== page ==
Fuel flexibility is an advantage of the carbonate Direct FuelCell® (DFC®) technology. The DFC power plant product line is specifically engineered to operate on methane-based natural gas or renewable biogas, but with varying degree of system modification, DFC power plants can operate on a wide variety of fuels, including gaseous and liquid fuels.
Early DFC system studies evaluated coal gas as a fuel source, and DFC stacks have been successfully operated on coal gas. Coal gas is not widely available as a distributed energy resource at the present time, which has limited the commercial use of this aspect of DFC fuel flexibility. DFC systems have also been operated on coal mine methane, which could present a distributed generation opportunity near coal mining facilities.
Propane is a proven fuel source for DFC power plants. One example of a DFC power plant field evaluation using propane as a fuel source was conducted at Concurrent Technologies Corporation (CTC) in Johnstown, PA. In this test a DFC300 system, with only minor fuel processing system modifications, was operated on commercial propane for a six month demonstration period. The ability to switch seamlessly from natural gas to propane and back to natural gas with no loss of power was successfully demonstrated.
Advanced technology programs have also been focused on developing fuel processing approaches that allow the use of DFC power systems with logistics fuels (fuels used for ships, aircrafts or remote bases), such as jet fuels and diesel fuels.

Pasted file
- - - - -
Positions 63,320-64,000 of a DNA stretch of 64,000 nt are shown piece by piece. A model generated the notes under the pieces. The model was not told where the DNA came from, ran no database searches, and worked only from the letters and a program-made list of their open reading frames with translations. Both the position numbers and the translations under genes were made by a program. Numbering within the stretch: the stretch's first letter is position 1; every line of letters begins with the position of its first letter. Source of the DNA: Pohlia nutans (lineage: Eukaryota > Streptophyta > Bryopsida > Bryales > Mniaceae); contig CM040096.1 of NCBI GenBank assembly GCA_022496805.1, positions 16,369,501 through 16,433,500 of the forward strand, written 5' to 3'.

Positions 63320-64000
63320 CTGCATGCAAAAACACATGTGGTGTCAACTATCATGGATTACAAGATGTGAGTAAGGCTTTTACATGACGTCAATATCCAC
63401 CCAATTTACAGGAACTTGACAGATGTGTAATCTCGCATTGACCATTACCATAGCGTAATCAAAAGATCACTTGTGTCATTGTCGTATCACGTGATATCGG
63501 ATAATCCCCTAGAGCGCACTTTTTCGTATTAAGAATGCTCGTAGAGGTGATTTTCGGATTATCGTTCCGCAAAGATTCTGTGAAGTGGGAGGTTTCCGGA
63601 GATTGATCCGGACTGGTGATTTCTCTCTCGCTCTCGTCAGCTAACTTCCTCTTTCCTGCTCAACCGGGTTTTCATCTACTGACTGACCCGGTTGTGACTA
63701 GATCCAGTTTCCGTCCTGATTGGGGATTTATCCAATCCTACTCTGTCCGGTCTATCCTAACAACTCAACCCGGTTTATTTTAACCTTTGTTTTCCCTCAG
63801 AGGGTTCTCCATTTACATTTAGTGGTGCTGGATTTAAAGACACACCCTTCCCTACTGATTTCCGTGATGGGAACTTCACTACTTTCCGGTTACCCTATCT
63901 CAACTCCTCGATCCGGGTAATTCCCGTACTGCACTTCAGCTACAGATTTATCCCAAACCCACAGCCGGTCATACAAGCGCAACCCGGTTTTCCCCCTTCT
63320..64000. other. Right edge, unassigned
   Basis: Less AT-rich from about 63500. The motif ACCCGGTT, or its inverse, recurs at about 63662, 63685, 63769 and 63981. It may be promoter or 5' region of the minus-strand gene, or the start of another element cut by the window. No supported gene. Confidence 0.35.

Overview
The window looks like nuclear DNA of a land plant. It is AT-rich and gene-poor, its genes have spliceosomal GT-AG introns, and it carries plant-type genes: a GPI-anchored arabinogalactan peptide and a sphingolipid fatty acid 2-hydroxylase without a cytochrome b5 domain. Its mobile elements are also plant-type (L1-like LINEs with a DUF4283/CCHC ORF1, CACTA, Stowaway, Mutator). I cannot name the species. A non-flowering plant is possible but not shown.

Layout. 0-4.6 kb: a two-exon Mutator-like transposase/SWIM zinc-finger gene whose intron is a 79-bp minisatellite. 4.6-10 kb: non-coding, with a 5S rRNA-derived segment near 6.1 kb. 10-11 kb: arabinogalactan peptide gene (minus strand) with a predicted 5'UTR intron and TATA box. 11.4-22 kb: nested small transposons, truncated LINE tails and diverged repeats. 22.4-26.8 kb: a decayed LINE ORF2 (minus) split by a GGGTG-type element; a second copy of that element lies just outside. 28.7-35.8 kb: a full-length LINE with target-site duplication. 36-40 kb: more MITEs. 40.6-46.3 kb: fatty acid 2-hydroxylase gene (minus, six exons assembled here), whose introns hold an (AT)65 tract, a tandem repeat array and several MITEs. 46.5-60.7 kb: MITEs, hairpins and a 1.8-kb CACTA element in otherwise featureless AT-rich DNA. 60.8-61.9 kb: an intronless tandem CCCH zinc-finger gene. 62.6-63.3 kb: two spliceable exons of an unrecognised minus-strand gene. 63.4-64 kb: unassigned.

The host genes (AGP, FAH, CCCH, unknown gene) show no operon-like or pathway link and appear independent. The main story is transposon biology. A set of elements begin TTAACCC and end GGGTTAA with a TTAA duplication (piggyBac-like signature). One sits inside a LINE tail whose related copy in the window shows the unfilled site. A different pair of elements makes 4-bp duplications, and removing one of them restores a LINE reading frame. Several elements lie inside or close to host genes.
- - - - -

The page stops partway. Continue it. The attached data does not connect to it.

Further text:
In conjunction with support from U.S. Defense Advanced Research Projects Agency (DARPA), a 32 kilowatt (kW) DFC stack was demonstrated for over 1,000 hours with high sulfur DF-2 diesel fuel and JP-8 jet fuel. Under a ship service fuel cell program supported by the U.S. Navy, FCE constructed and delivered a DFC fuel processor module (with 500 kW fuel processing capacity) and power plant to the Navy. The test plant produced over 17.6 megawatt hours (MWh) of clean power using high sulfur JP-5 logistic fuel. This unit was the world’s first fuel cell power plant of this size operating with high sulfur naval logistic fuel.
This research reflects the U.S. Department of Defense (DoD) interest in high efficiency clean power for military applications, although the technology can also be deployed for commercial applications in off-grid remote locations, islands, environmentally sensitive areas, embassies, and other locations where conventional fuels are not available.